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Thread: Introductions

  1. #1
    Join Date
    May 2009
    Washington, DC
    Ubuntu 17.10 Artful Aardvark

    Wink Introductions

    Hello, since I just joined, I thought I would introduce myself. My name is Nathan, and I actually live in the Takoma area (on the DC side). While I'm not exactly new to Linux in general, I'm still something of a novice.

    I actually started working with Caldera Linux (mostly unsuccessfully since the blasted thing wouldn't work on the laptop I had at the time). Then I moved on to Lindows, which later became Linspire. That one was actually pretty good until Michael Robertson sold it to Xandros (there was a big stink about that because he allegedly had done it without shareholders even knowing about it).

    So, believe me, Ubuntu was certainly a breath of fresh air when I discovered it. Actually, it was Linspire that brought Ubuntu to my attention when the Linspire 4.0 started using the Ubuntu 6.04 code base. These days, I have a netbook with UNE 10.10 (I started out at 9.04 and upgraded with each release). I'm finding the more I use it, the more dependent I'm becoming on it. Much moreso than Windows, which I still use to play MMORPG games.

    I don't know if the team still meets, but I certainly hope I can meet members at some point.
    - N.C. Weber
    Curator of the Afrodiseum

  2. #2
    Join Date
    Aug 2009
    Ubuntu Development Release

    Re: Introductions

    Thanks for posting. (I think you already figured this out, but this way there's a record for anyone else wanting to contact us.)

    As you can see, we don't really use this forum. You can stop by IRC at #ubuntu-us-dc . We may not say much but there's often some of us lurking. We do also use our mailing list which basically serves the same purpose for us as this forum would. We have meetings most Saturday evenings at Taste of India. Just ping us on email or chat to confirm the time and if others are planning on going.

  3. #3
    Join Date
    Jun 2011

    Re: Introductions

    Hello Folks!

    My name is Robert, but my friends call me Ro. I'm from Maryland, and had considered forming a LoCo when I found out about them, and discovered that there's already a DC LoCo so a Maryland one would be fairly redundant. Though I live pretty far from DC, and likely won't make it out for many events, I do intend to at least be present on the internet.

    I've been using computers for 21 years (Family got one when I was 8, and since I used an Apple IIGS at school, it was my job to learn how our 286 worked and teach the whole family.) and GNU/Linux for 16 of those 21. In late 1993/early 1994 I was a beta tester for Windows 95 because I registered with the "Microsoft Network" tester program under my Father's name (we have the same name, actually.) and switched to this "Lie-nux" thing I kept hearing about because all of the applications I used in Windows 3.11 didn't work with Windows 95, and with it being a Beta Test, there weren't any 32-bit versions of the software I used on a daily basis yet. Most companies were unsure of Windows 95 and a lot of them were fairly vocal about their plans to not produce 32-bit software until a large share of the IBM-Compatible market adopted the OS.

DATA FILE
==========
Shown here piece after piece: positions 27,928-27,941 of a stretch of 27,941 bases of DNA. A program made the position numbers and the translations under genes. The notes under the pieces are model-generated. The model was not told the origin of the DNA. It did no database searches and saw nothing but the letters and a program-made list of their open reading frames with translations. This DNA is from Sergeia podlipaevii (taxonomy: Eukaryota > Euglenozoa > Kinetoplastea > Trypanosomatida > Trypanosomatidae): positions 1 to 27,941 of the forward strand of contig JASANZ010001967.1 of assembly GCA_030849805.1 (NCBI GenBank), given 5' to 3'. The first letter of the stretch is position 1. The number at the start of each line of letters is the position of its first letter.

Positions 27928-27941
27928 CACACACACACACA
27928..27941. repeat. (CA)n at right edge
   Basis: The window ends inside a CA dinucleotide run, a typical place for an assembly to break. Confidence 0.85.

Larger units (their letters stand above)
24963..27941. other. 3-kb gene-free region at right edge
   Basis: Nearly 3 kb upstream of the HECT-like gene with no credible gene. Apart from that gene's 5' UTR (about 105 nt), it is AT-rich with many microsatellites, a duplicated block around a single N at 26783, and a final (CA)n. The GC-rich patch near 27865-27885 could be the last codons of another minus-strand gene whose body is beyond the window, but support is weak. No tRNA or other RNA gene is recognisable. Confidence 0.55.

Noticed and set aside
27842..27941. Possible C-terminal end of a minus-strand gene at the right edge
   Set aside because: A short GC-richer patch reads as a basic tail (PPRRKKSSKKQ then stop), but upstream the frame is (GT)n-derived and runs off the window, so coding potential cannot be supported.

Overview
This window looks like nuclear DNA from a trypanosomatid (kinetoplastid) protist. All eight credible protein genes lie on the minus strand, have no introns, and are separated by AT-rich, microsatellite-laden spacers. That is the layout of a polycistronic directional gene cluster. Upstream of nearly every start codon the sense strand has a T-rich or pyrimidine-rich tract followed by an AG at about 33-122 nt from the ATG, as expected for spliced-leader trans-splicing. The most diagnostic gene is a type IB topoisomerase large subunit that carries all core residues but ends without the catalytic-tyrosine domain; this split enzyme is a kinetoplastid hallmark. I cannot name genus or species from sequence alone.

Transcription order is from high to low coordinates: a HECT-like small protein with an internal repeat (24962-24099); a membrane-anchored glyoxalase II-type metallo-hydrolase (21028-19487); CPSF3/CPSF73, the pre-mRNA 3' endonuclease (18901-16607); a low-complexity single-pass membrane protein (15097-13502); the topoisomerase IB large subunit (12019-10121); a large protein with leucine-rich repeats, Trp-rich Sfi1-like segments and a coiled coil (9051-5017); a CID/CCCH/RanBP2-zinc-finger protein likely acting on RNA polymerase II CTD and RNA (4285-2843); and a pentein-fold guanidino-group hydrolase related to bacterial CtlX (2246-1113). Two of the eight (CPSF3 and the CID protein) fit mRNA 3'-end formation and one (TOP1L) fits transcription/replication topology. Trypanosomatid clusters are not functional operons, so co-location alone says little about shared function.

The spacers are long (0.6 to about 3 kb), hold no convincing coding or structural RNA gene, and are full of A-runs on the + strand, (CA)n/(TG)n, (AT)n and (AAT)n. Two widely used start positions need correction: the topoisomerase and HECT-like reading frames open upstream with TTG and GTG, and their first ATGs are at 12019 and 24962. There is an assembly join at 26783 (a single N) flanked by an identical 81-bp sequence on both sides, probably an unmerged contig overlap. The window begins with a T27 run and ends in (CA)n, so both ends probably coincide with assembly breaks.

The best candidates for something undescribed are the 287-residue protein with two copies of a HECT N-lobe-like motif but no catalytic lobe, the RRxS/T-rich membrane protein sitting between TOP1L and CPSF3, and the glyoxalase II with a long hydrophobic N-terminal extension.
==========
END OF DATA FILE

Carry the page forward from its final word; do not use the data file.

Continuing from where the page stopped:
Lo and behold, this "Lie-nux" had lots of alternatives to all of the software I used, and I could even modify them if a feature I wanted wasn't present! It was pure bliss! So, after a year or so of using SLS, I tried Caldera (Ugh. Horrible) then Red Hat for a while until a friend introduced me to Slackware. I used Slackware until 2003 when I heard about Mepis Linux on an IRC Channel, and since then I've been hooked on Debian-based distributions. I've been using Ubuntu on at least two-three of my systems since 2005.

    Anywho, that's me in a nutshell. I'm a linux nerd, a trekkie, a mudder, and a video gamer. I'm also planning an Ubuntu-based distro of my own called "Oneiros", meant to run on portable systems (laptops, netbooks, etc) for research, e-text books, and writing. It'll have lots of stuff like word processors, dictionaries, a thesaurus, etc.

    Oh yeah... and I don't still call it "Lie-nux" like I did in the 90s.


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